The MegaUpload case isn't going well for the American government and the corporations behind it, or at least, it's not going as well as they might have expected. With Dotcom and his "co-conspirators'" extradition hearings pushed back to next year, the battle is being waged in the US as well.
For one, the prosecutors are trying to get around the fact that MegaUpload isn't a US company and, as such, can't be served with a lawsuit. The FBI initially claimed that MegaUpload was a "rogue" site, outside the reach of US justice, which is why they needed international cooperation to bring it down.
Now though, they're changing the tune to suit them better, now MegaUpload is a company with strong ties with the US, so "obviously" it can be tried there.
The prosecutors are claiming that MegaUpload had a lot of US users, which it did though that doesn't change anything, and that it used US-based hosting, which it did though that still doesn't change the fact that MegaUpload, the company, had no legal presence in the US.
But they're going further, the company had two American CEOs. The latest is none other than Swizz Beatz, a Grammy Award winner, married to none other than Alicia Keys.
He has refused any connection to the case and has not helped the government in any way. But the FBI kept away from him as well, careful to leave him and his name out as much as possible, to make it easier to portray MegaUpload as a criminal organization bent on making it rich off the backs of the poor American artists. That would have been a lot harder if the poor American artists were running the company.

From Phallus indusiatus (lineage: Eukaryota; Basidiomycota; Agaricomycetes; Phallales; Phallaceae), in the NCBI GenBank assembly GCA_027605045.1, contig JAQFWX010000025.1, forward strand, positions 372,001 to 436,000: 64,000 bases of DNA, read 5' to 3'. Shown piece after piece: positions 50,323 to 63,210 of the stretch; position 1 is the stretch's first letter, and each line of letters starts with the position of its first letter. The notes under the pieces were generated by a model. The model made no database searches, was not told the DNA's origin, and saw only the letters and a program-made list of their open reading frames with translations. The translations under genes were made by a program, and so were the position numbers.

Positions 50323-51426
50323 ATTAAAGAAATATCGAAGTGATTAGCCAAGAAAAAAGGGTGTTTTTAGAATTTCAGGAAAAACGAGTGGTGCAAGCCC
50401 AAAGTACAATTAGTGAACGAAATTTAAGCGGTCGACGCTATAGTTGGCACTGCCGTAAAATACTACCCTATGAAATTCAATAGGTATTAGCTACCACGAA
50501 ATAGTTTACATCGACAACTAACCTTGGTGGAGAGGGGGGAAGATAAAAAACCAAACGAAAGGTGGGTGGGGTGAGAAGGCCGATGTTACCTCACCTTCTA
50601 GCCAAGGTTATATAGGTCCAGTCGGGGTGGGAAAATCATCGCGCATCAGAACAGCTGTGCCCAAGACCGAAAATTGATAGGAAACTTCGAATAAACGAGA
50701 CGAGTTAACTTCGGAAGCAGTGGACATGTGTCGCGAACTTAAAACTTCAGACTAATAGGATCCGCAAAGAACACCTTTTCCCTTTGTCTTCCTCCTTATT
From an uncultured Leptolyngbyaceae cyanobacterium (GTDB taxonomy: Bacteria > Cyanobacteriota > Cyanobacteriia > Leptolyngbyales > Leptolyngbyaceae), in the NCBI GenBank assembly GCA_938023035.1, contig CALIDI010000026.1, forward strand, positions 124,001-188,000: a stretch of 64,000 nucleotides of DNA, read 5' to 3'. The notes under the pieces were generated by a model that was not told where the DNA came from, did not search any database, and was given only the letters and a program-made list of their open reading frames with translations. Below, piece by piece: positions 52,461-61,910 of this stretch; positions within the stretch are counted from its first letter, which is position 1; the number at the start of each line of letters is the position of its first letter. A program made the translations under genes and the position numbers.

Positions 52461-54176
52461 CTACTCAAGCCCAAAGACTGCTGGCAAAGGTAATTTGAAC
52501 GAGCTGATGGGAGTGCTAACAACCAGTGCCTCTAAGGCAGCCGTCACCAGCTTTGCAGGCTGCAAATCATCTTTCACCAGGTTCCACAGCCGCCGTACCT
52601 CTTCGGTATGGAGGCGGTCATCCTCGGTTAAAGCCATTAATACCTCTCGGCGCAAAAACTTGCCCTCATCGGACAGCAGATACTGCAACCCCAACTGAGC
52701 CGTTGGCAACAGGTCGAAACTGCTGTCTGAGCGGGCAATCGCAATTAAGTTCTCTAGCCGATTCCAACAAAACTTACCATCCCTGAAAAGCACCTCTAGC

But now that the weak evidence the attack on MegaUpload was based on is beginning to be a problem in court, the FBI has no alternative than to drag Swizz Beatz, aka Kasseem David Dean, into the whole mess. The prosecutors believe that since he is an US citizen, he can be served as a representative of MegaUpload.
One thing is for sure, a huge chunk of the MegaUpload case, on both sides of the Pacific, rely solely on the decisions of the courts involved. The New Zealand courts have so far been rather skeptical of the "evidence" presented and the methods employed in the raid. It remains to be seen whether the US courts will exercise the same level of circumspection.